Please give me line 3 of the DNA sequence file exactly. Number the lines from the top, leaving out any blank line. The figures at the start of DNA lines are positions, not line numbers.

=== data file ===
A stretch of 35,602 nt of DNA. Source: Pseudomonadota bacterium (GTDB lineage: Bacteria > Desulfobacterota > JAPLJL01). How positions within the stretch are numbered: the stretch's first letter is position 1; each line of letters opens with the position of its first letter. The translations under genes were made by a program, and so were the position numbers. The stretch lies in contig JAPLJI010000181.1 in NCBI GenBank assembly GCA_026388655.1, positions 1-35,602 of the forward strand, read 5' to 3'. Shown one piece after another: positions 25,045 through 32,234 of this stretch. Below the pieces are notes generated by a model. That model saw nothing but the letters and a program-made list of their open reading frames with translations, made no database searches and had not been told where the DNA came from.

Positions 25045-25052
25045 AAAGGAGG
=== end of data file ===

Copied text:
25045 AAAGGAGG